April 11, 2012: Itching to try his new warship, President Aquino orders the frigate BRP Gregorio del Pilar – just “brand new” as the US coast guard had refurbished it and turned it over to our navy in May 2011 – to confront the Chinese at Panatag. “What is important is we take care of our sovereignty. We cannot give [Scarborough Shoal] away and we cannot depend on others but ourselves,” Aquino blustered.

April 12, 2012: Three CMS ships enter the shoal, bringing with them a flotilla of 31 Chinese fishing boats and 50 dinghies. The number of CMS vessels in the days that follow increases to 10.

BRP Gregorio del Pilar – unexpectedly – leaves the area, according to Navy Flag Officer in Command Alexander Pama, “to replenish fuel and food provisions” in its base in La Union.

Lame excuse
That was a lame excuse. Aquino was told by Washington that sending a naval warship was a stupid move, as it made the Philippines appear as the aggressor. While CMS vessels have been practically China’s muscle in enforcing its claims in the South China Sea, these are officially civilian, part of its Ministry of Transport’s Maritime Safety Administration.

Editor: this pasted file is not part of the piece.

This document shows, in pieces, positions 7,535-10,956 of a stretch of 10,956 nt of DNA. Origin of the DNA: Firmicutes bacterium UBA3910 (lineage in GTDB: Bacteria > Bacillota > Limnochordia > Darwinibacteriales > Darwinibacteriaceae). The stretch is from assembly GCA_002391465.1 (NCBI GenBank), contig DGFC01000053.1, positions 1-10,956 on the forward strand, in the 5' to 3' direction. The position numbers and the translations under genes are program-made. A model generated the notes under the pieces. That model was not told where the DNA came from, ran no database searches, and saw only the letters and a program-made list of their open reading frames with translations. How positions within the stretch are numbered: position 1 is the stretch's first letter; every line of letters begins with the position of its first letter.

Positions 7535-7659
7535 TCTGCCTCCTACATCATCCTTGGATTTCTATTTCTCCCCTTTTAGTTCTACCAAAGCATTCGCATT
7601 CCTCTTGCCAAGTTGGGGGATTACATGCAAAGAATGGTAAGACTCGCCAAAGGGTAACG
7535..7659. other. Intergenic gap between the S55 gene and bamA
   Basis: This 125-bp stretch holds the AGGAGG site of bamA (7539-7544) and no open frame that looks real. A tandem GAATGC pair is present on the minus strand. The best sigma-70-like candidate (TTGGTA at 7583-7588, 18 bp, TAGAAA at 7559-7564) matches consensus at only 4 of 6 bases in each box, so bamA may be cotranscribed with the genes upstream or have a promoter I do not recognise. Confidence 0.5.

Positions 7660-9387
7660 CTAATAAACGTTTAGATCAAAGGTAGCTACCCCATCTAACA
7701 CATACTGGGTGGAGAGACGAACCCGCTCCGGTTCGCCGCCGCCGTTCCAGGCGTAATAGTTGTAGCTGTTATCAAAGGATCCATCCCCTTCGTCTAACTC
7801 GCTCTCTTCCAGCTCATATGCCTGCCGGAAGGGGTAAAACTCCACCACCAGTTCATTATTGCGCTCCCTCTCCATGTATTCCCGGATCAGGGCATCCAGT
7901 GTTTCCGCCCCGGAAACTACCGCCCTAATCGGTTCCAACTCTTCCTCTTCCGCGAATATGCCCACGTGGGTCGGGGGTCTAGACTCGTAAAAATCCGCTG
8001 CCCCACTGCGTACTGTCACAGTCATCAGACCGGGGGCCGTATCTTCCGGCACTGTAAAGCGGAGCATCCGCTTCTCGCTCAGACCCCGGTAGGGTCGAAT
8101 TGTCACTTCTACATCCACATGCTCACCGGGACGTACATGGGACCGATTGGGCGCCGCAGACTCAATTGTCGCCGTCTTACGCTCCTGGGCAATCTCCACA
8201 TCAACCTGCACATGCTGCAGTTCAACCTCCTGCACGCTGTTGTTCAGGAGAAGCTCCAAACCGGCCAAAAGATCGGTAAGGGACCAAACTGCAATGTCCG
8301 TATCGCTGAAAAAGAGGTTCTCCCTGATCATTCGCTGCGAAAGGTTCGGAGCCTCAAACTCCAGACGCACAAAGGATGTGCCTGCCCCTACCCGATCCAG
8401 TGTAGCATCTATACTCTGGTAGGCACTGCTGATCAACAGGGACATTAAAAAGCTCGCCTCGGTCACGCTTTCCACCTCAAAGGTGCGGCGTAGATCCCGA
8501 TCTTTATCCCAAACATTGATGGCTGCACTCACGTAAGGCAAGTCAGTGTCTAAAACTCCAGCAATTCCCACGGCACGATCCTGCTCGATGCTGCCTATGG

Aquino played into China’s hands as the Asian power claimed to the world that the Philippines had militarized the dispute by sending a “warship,” even though the vessel was a hand-me-down from the US Coast Guard. China, therefore, felt it had the right to retaliate and occupy the shoal.

When BRP Gregorio del Pilar leaves, Aquino orders a vessel from the Bureau of Fisheries and Aquatic Resources (BFAR) and two Coast Guard vessels to remain near the entrance to the shoal’s lagoon. A stand-off ensues that lasted three weeks that May.

Late May to June 2: Aquino appoints Sen. Antonio Trillanes as his secret, special envoy and to go to China and talk with his contacts to resolve the standoff — without informing Foreign Affairs Secretatary Albert del Rosario. After his trip to Beijing, Trillanes tells Aquino that the Chinese agreed on a simultaneous withdrawal of the Chinese ships and the Philippine vessels.

June 4–10: Philippine vessels leave the lagoon, with Aquino claiming he was told by Del Rosario that American mediators got the Chinese to agree to a simultaneous withdrawal. The Chinese don’t leave the shoal, and instead sent more civilian maritime vessels. Trillanes was furious, claiming he was still talking to his Chinese contacts on the mechanics of the withdrawal.

No proof Chinese agreed
To this day, Del Rosario and Trillanes haven’t been able to present any proof that the Chinese had agreed to a simultaneous withdrawal.